University of Calgary students faced a partially-boarded food court when they returned to class Monday--the latest phase of MacEwan Hall redevelopment.
"We have two projects going on right now," said Students' Union Vice-president Operations and Finance Amanda Affonso. "One is in the Black Lounge, in the tiled area. A permanent wall is going up and that area will be used for club offices."
The religious clubs, currently occupying office space beside the Ray Alward Lounge on the third floor of MacEwan Hall, will move to the new space, freeing up "swing space" for future development.
"Ultimately with redevelopment, all clubs will end up in new space," said SU President Rob South. "We necessitate temporary space from time to time to accommodate these clubs."
The second project involves the "fishbowl" seating area of the food court.
"In the food court where the microwaves are, we're building new kiosks," said Affonso. "[Old] kiosks will be eliminated and be turned into student seating."
Five new kiosks are planned, three of which will house Favours, Primo Bistro and TacoTime. The remaining two kiosks will be filled with new undetermined vendors.
The cost of the renovations are still being estimated. Some of the cost will come from money saved during a previous project phase.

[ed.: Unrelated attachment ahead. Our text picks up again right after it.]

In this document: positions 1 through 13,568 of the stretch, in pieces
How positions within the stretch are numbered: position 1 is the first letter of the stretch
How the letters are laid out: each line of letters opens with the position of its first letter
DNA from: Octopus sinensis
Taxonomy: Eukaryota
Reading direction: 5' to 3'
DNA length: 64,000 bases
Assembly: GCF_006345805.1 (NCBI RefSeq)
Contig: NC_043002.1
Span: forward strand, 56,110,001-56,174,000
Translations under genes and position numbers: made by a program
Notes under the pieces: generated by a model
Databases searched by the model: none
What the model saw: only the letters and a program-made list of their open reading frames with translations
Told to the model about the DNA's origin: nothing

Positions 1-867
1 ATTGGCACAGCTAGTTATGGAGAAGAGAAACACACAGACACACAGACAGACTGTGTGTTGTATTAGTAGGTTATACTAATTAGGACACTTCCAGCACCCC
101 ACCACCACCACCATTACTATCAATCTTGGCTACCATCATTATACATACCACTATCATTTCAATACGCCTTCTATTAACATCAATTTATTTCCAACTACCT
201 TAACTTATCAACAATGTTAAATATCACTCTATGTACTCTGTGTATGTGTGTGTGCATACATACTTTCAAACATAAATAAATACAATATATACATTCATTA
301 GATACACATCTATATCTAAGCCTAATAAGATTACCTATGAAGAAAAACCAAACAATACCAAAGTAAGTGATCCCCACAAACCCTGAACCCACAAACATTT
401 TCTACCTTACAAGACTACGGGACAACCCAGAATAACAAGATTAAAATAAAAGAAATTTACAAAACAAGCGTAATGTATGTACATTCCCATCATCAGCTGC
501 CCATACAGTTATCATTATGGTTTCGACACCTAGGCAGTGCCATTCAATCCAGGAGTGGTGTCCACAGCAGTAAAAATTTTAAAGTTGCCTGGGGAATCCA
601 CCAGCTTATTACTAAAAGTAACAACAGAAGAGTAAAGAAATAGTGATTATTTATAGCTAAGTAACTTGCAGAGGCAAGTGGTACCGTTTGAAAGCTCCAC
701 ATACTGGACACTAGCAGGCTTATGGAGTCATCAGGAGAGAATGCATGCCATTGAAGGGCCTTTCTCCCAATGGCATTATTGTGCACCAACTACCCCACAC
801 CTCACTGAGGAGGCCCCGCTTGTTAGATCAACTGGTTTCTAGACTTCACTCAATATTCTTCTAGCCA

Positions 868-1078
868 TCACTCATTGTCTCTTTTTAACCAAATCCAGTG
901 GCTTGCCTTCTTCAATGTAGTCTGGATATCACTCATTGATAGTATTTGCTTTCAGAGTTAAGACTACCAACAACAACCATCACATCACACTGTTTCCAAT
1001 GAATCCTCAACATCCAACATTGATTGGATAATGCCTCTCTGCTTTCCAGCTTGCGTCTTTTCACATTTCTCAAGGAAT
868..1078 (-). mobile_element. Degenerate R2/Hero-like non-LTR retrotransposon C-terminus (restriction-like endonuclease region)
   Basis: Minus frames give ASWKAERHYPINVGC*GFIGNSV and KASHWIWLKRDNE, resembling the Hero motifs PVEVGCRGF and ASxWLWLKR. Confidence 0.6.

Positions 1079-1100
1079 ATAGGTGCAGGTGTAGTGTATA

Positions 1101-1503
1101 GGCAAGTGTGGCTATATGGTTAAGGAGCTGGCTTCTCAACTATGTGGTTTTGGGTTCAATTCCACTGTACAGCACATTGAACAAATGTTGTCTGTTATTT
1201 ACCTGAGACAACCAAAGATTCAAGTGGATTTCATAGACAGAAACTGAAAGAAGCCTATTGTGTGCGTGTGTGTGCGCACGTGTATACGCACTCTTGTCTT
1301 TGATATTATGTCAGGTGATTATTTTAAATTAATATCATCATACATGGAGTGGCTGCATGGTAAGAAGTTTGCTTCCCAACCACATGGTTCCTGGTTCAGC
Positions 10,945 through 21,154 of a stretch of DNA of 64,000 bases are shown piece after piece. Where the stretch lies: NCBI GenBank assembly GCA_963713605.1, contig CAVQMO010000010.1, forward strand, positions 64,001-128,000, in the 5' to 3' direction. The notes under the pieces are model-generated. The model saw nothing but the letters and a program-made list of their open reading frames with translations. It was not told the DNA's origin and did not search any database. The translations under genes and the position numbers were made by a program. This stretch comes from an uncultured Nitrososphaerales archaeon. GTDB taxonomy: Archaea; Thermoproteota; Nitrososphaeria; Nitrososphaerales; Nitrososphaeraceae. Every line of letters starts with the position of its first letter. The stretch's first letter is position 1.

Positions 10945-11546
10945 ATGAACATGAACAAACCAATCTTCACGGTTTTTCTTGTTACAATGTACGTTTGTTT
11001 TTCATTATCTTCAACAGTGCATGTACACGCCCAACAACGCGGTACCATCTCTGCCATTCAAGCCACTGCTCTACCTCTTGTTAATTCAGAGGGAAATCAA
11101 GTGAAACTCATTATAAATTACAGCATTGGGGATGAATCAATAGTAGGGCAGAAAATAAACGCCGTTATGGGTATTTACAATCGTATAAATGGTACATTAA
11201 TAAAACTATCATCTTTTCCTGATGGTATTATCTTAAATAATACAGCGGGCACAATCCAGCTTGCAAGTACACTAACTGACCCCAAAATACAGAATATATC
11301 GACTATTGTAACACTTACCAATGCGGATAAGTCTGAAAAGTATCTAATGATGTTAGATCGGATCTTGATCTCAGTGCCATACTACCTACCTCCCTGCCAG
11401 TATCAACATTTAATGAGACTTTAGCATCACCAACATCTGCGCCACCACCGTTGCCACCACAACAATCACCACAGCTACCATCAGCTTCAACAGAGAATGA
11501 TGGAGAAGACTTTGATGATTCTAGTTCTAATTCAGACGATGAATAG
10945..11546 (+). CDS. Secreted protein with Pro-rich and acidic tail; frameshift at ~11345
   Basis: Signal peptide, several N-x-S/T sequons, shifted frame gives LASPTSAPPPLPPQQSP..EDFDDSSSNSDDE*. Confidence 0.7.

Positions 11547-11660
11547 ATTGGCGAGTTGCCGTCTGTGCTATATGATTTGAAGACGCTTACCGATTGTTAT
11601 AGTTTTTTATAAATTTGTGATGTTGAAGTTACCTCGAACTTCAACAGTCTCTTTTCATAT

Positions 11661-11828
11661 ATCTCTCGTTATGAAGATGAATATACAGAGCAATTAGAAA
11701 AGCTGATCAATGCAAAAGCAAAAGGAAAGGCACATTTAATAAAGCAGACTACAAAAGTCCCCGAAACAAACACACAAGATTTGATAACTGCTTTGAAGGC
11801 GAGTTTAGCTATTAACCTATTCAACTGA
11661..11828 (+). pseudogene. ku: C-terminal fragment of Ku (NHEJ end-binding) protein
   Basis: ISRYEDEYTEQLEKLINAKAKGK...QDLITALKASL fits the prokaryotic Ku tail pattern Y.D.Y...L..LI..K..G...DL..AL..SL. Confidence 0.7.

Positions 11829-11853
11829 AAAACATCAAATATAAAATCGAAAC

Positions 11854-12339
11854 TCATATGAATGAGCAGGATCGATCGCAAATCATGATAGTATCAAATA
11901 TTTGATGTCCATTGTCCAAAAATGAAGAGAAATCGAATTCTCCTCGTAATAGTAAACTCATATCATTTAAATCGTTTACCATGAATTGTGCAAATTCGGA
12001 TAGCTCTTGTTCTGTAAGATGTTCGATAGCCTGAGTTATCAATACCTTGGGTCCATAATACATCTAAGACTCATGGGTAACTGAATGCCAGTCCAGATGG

"We were under budget by 30 per cent for the staircase and Max infills, so the money from that project is going towards the club office space," said Affonso.
Though the project eliminates food court seating, the SU says there is no net loss of seating.
"All the tables just got moved to a different area," said South. "We already took care of students in the meantime with the infills in the summer when we filled in the spaces over Max's, so there was no loss of space for students."
Most students support the changes if they result in more space, but some question the project's timing.
"They should have done it in the Spring and Summer rather than waste peak time," said sixth-year Political Science student Shabbir Khatri about the Black Lounge renovation. "In the Spring it wouldn't have been that bad, because there's hardly anybody in here."
Closely associated with redevelopment is the new MacEwan Hall expansion, for which the SU is still looking for funding.
During his presidential campaign last year, South promised a referendum on whether to continue expansion if construction had not started by October. South says a March referendum will be held.
"There's a big vote in March," he said, referring to the SU General Election. "If we don't have anything happening by then, there'll be a referendum. At the very least, tender, which is a legally binding contract, has to be signed."
South added that even if expansion doesn't go through, the current changes are still justified.
"The renovations and redevelopments are still a benefit to students," he said. "It's making space be used more efficiently. It is providing both more services for students and more lounge/study space."
The SU hopes the work will finish by January 2000.